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Sunday, October 23, 2016
Christian Aid report from cow town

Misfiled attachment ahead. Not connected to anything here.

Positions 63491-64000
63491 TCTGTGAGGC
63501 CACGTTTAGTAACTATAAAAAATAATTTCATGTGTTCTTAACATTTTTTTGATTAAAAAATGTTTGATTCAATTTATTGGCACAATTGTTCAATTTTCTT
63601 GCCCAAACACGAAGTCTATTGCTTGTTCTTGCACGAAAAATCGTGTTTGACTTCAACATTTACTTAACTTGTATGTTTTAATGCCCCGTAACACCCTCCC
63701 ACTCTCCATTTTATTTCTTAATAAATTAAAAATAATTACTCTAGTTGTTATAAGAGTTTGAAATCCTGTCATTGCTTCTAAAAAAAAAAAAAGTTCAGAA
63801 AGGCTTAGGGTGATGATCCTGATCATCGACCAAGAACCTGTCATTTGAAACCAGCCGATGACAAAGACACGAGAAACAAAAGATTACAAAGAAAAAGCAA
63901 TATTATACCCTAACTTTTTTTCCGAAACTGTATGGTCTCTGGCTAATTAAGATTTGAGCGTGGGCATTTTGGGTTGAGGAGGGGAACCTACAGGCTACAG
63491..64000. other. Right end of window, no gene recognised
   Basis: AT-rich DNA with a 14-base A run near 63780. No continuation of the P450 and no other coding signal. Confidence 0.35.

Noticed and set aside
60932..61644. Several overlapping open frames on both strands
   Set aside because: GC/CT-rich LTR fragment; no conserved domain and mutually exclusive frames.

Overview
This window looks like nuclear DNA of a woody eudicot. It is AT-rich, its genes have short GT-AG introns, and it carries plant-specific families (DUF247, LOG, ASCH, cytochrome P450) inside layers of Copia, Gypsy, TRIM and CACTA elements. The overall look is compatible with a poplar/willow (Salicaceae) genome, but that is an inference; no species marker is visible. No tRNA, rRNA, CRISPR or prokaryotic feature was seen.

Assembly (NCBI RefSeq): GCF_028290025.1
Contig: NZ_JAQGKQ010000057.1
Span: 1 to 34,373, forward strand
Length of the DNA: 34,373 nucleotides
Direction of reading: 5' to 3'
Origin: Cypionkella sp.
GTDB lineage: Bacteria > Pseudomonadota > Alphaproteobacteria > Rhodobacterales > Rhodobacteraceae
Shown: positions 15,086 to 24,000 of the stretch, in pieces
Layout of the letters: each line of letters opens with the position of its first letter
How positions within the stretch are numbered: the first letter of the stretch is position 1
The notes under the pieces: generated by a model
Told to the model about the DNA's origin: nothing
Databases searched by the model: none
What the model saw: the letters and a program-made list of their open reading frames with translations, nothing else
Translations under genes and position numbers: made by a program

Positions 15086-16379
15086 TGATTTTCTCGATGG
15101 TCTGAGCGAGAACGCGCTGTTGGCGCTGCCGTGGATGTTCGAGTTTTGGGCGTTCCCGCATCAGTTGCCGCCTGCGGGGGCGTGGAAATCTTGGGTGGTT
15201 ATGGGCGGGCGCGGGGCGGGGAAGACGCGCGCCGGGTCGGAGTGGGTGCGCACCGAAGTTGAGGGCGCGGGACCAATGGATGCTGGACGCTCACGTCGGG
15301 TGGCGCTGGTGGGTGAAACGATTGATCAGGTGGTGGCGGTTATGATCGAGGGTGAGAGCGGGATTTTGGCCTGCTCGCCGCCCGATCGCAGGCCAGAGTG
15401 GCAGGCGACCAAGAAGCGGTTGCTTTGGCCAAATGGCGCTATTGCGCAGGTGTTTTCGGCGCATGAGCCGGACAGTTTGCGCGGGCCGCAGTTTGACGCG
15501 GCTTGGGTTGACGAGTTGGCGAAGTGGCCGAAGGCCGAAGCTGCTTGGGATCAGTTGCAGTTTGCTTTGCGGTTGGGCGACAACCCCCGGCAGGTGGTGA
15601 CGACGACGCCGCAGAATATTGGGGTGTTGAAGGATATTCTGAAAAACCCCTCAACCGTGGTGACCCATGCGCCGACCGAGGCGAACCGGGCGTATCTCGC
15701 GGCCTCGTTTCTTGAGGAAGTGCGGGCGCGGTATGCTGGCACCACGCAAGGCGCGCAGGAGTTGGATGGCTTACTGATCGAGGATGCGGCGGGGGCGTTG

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¬†George Bush, one of the G8 leaders heading for Canada this week, should feel at home in the ranch close to Calgary where he and his fellow leaders will hold their talks. As soon as they have left town, the largest cowboy festival outside Texas, the Calgary Stampede, will begin. There's no mistaking it, Calgary is most definitely 'cow town'. A place where the streets are lined with pick-up trucks rather than paved with gold. But there is plenty of gold to be found in the surrounding countryside. The prairies of Alberta State, which extend for hundreds of miles east of Calgary, benefit from a healthy share of the US$12.3 billion which the Canadian government pays in subsidies to its farmers each year. So it is fitting that African leaders, who have been invited to join the G8 in their cowboy-country hideaway, will discuss the inequities in trade between Africa and the world's richest countries. George Bush, Tony Blair and Jean Chrťtien, the Canadian Prime Minister, will be urged to sign up to an African-led plan for the continent's recovery. The New Partnership for Africa's Development (known as NEPAD - pronounced kneepad, some cynics say, because African leaders will require one for the position the G8 will force them to adopt) promises reforms in Africa in return for more help from the G8 in the form of aid and debt relief. The plan points towards the enormous subsidies paid to farmers in North America, Europe and Japan as a major cause of Africa's economic woes. The five African leaders travelling to Canada, led by President Thabo Mbeki of South Africa, are intent on highlighting the need for a more level playing field in world trade. But their broadly liberal economic views are not necessarily popular in Africa itself. Paul Ladd, Christian Aid's senior economist, has been consulting with some of the agency's partner organisations in Africa and believes the African leaders have got it wrong on trade. 'I think we need unfair trade for Africa rather than fairer trade,' says Ladd. 'With a fair and level playing field African producers will lose out because of decades of under investment. Poor countries will be trounced in their own back yard unless they are permitted to protect themselves and use subsidies until they're more competitive'. Whether G8 leaders will be prepared to saddle the pony offered them by their African counterparts, let alone break in the colt of unfair trade many in Africa believe is needed, remains to be seen. Most of the protestors arriving in Calgary for another round of buckaroo with riot police hope they are. Shopkeepers, already boarding-up their premises downtown, are simply keeping their fingers crossed that this is one rodeo that won't culminate in a brawl.
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